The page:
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Rainy day

A rainy day - watercolour painting by Leanne Talbot Nowell

If I swivel my chair to the left, this is the view across the valley. Nine Roman pines stand like soldiers in the rain. I see there are only eight trees in the painting…oops! Simon is a bit restless because he can’t sunbathe on his deckchair at lunch time. For lunch we had homemade ravioli filled with radicchio and speck. They were made at the farmer’s home, not ours, but I made zucchini to go with it. Since Simon is working so much these days we don’t drink wine.

Marino Laziale sits on top of a crusty old lava flow. It slopes toward Rome with valleys full of vineyards on either side. We live on the edge. There is plenty of naturally bubbly mineral water springing from a crack in the volcano. Our friends always comment on the fizz and sweetish taste of the tap water. Washing hands with carbonated water works up a lovely lather. Some years ago, Tyrone was taking a shower when the water changed to wine. He came out of the bathroom looking bewildered – “Mom, something weird just happened!”. Then we heard shouts from our neighbours “è un miracolo..un MIRACOLO!!!”. Apparently the village plumber had pulled the wrong lever, and instead of the wine flowing into the fountain on the piazza (as it does once a year), it went domestic and filled a hundred toilet cisterns instead.

The Sagra dell’Uva – festival of grapes – is the pride and joy event of Marino. The town goes all out for the first weekend in October. About 30 000 wine enthusiasts fill their cups from the fountain. So if you’re planning a trip to visit us please try to fit that in. The locals open their wine cellars and you can drink plonk for four days. They also perform a magnificent procession of flag throwering, marching bands, and at least one hundred townsfolk dressed in elaborate historical costume. A white horse brings the handsome Marcantonio Colonna trotting to the piazza, to declare his victory over the Turks at the battle of Lepanto. Simon tells me it was the 7th October 1571.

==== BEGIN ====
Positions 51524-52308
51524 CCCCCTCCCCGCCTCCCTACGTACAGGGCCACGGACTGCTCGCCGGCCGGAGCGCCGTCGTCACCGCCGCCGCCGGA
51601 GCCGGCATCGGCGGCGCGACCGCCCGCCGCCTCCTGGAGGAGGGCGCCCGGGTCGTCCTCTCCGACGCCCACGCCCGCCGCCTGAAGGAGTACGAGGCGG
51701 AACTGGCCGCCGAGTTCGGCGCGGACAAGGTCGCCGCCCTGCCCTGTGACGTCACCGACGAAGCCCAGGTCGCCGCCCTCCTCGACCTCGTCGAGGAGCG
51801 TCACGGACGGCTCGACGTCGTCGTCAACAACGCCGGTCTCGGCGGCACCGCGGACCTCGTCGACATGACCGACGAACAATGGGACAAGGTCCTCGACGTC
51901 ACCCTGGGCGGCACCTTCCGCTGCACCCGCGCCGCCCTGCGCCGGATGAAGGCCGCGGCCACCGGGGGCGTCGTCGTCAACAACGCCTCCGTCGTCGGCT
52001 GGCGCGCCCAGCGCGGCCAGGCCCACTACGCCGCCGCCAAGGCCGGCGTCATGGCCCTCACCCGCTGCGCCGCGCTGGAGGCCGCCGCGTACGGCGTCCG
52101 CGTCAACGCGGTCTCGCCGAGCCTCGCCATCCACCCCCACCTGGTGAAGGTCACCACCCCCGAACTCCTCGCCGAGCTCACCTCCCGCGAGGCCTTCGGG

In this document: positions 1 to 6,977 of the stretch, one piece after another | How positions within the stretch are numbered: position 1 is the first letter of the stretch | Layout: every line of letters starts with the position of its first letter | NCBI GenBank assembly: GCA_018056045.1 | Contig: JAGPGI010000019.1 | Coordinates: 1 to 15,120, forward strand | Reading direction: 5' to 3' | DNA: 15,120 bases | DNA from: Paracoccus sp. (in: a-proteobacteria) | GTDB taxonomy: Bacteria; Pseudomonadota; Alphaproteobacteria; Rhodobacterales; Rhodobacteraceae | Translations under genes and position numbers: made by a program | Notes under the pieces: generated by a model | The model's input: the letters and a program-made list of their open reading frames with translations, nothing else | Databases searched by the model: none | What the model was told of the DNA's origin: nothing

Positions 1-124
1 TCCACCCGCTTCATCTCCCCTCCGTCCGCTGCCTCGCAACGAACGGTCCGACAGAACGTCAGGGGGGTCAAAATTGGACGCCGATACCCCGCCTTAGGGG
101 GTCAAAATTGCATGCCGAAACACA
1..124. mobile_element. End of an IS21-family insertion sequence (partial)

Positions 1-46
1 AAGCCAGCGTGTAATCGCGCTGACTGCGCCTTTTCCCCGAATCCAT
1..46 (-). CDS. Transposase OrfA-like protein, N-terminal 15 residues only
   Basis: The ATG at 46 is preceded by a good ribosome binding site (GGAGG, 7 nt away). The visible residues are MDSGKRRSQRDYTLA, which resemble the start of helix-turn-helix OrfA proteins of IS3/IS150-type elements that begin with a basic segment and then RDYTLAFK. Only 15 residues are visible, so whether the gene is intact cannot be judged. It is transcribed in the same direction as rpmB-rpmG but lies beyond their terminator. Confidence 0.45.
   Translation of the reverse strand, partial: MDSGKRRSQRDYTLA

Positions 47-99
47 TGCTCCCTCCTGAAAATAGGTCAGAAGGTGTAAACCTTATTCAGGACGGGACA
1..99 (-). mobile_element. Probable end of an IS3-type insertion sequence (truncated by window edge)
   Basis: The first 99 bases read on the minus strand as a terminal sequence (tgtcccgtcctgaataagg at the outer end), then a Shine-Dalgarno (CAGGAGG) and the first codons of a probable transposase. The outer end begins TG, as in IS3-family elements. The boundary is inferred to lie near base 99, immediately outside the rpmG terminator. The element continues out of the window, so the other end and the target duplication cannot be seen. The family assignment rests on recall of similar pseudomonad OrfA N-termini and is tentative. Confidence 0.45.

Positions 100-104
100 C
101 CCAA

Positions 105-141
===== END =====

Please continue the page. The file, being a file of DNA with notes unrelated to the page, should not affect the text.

At night Marino transforms itself, softly illuminated by yellow lamps, into a quaint medieval Borgo. Nobody is out, but you can hear many voices floating from the windows. There is talk of the festival being cancelled this year. My phone pings with a message from the Mayor on the municipal app. 86 positive cases, 12 sick at home, 11 deaths and 7 recovered.

As we know from the Spanish flu pandemic 1918-19 (which originated in America actually), that it came in three waves, and the second wave was the most deadly. So let us proceed with great caution.